Daily Family Worship

Psalm 7: The Song of a Slandered Saint

by | Apr 4, 2024

psalm 7

There is something like excitement in the style of this Psalm. We do not find in it the calm, deep cries of one who is in anguish; but rather, the earnest – and almost indignant – appeals of one whose righteous soul is exasperated by the world’s opposition. It is the voice of one who betakes himself to Jehovah as his only shelter, and who makes his cave of refuge ring with his vehement appeals. One person has remarked that here we find complaint, supplication, prediction, crimination, judgment, and thanksgiving. The Holy Spirit made use of some special attack of Cush the Benjamite as the opportunity for conveying this song to His servant David. And herein He has also given to His Church a song which every succeeding generation has felt appropriate to use in a world that lies in wickedness – and it was never more appropriate to sing it now than in our own times! No doubt, David’s greater Son took up the words of this song during the days of His earthly ministry; He may have often used it as part of His own personal devotions when He was alone in the hills of Galilee.

In verses 1-5, innocence is pleaded against those who are adversaries “without a cause.” This feature of enmity “without a cause” seems to have wounded the tender heart of our Savior very deeply; for in John 15:25, we find Him quoting another Psalm where the same words occur – and where the emphasis lies on “without a cause.” The world has hated Him because it hated the holiness that could give no cause of accusation against Him; and in the same way, it has hated His people because of the resemblance which they bear to their unblemished Head. The world’s enmity is always directed against the saints, whom they are sure that the Lord loves; and so each child of God can appeal, along with his or her Savior, against “him that without cause is mine enemy” (verse 4). 

After a Selah-pause, the tone changes; from verse 6 onward, the future day of retribution comes into view. Jehovah has appointed a day in which He will judge the world in righteousness. In verse 7, we see all the tribes of the earth being gathered round the Lord’s tribunal; and over that assembly, the Lord takes His throne – as if they had come together there to await the arrival of the Judge, Who at last appears and walks up to His seat in the view of all. And now, in verse 8, “the Lord judges the nations” – fulfilling all the duties of the Judge’s office that was held in Old Testament times by men like Othniel, Ehud, Gideon, and Samson. As to right and wrong, He is the ultimate Standard; every guilty person makes shipwreck on that rock. But He is also a ruler – putting earth in order. And when the greater Son of David used this prayer, He was expressly asking for the day of His own glory – when the Father shall be the Judge, by committing all judgment to the Son (John 5:22, 27).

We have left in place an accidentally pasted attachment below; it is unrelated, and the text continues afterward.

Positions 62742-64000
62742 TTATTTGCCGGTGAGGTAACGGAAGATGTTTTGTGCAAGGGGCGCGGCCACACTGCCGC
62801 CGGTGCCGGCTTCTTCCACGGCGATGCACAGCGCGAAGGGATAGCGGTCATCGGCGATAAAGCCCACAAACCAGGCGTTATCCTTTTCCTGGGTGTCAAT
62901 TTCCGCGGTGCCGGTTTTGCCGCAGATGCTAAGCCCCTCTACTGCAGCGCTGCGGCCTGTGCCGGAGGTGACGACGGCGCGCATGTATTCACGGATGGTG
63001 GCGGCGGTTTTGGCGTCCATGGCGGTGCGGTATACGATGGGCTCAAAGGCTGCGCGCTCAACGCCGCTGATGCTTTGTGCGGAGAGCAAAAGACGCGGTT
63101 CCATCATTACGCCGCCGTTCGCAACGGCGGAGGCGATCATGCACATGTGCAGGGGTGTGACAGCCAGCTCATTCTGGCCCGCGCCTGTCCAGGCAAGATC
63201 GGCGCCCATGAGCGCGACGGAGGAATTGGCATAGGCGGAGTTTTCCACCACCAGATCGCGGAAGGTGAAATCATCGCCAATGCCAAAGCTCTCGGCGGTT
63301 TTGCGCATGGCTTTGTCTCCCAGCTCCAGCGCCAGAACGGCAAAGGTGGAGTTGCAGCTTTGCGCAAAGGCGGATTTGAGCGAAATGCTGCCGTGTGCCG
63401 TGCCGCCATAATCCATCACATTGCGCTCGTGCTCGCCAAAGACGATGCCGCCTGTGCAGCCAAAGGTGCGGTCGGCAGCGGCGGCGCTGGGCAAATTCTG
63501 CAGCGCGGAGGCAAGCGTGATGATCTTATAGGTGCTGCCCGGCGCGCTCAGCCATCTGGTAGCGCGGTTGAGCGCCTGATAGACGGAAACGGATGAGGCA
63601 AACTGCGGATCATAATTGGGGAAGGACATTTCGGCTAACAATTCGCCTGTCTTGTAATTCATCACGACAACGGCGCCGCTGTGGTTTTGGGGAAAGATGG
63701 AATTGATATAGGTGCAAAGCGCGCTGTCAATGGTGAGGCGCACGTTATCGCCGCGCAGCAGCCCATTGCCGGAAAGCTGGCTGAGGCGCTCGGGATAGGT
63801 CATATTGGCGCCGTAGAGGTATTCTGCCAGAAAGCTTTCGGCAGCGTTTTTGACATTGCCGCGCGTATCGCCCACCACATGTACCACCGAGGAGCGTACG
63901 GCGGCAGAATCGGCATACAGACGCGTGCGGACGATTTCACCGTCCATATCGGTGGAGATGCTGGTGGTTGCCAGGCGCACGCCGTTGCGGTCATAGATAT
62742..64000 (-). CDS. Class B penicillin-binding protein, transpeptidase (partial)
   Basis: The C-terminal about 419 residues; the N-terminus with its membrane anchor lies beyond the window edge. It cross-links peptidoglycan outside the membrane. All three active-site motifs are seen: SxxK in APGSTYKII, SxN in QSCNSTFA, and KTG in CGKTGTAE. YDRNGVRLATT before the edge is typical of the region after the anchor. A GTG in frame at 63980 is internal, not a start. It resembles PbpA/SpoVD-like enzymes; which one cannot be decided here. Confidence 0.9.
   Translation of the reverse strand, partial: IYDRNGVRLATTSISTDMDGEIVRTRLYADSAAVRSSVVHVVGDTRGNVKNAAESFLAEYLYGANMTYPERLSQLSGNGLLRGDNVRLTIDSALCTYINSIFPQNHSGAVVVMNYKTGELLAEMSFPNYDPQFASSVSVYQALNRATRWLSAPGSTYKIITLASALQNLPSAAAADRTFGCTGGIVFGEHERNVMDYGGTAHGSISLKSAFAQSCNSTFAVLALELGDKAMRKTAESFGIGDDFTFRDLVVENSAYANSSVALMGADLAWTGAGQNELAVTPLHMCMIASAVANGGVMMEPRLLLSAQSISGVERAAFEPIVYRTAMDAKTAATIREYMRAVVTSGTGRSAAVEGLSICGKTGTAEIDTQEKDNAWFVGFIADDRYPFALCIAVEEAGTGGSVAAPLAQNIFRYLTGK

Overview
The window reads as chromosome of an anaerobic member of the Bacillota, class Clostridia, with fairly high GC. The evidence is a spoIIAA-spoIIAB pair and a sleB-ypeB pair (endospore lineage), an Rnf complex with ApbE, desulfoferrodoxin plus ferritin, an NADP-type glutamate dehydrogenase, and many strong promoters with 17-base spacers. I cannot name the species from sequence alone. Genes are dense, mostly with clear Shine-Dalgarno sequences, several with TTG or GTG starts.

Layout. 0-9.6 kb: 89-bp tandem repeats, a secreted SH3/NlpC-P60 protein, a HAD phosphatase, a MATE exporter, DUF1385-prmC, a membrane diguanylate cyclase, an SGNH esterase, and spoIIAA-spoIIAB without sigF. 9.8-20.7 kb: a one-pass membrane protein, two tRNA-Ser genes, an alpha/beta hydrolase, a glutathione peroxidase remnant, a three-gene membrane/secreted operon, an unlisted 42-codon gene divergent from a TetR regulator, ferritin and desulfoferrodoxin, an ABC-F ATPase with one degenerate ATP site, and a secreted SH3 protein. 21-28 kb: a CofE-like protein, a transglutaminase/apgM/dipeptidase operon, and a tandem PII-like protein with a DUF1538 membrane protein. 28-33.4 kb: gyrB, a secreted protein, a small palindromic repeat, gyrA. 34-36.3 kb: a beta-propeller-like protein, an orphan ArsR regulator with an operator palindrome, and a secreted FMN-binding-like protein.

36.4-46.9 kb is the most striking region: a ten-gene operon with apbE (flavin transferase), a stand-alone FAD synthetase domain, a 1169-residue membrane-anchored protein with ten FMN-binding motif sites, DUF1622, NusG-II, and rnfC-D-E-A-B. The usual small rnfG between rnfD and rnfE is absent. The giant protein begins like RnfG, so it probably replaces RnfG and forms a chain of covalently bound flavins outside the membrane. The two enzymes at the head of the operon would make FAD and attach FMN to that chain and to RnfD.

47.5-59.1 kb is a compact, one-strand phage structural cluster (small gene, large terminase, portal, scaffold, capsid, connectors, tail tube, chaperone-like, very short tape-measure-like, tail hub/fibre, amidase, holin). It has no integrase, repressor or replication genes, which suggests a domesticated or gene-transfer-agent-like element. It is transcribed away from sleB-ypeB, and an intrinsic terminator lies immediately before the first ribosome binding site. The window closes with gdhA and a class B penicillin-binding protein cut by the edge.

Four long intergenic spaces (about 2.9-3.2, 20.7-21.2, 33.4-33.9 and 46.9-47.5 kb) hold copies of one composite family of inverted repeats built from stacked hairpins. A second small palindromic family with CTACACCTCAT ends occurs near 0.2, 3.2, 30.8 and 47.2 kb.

The remainder of this Judgment Day Psalm presents us with views of the fearful overthrow of the ungodly. Whether we apply these verses to each individual sinner, or use them of the great united forces of the Antichrist, the words are so constructed as to apply in terrible grandeur. We see Jehovah’s daily anger (verse 11) and hatred of sin. We hear Him say that if the sinner does not return and repent (verse 12), then there is prepared for him the sword and the bow. The arrow from the bow is aimed at his heart to lay him low, like Goliath was brought down by the pebble in his forehead; and then the sword is used to complete the work of death. Let no one think of recovering from this wound, for the instruments of the Righteous Judge are “instruments of death” against those who rebel against Him.

But in verse 17, we conclude with a joyful contrast: “I will praise the Lord according to his righteousness: and will sing praise to the name of the Lord most high!” In this Psalm, like so many others, the blessedness of the righteous is contrasted with the curses on the wicked. The colors of the former’s happiness glow brighter and brighter by contrasting them with the black miseries of the wicked; the bright jewel sparkles all the more because of the black cloth behind it. Praise is the occupation of the Godly; it is their eternal work and their present pleasure. Singing is the very fitting embodiment for praise; and therefore, the saints make melody before the Lord Most High. The slandered one is now a singer; his harp was unstrung for a little season, but now we leave him sweeping its harmonious chords – and flying, on their music, to the third heaven of adoring praise!

Thank You, Lord, that when we are falsely accused by the people of this world, and when we are persecuted without a cause, we may yet take ourselves to You in prayer! Amen.

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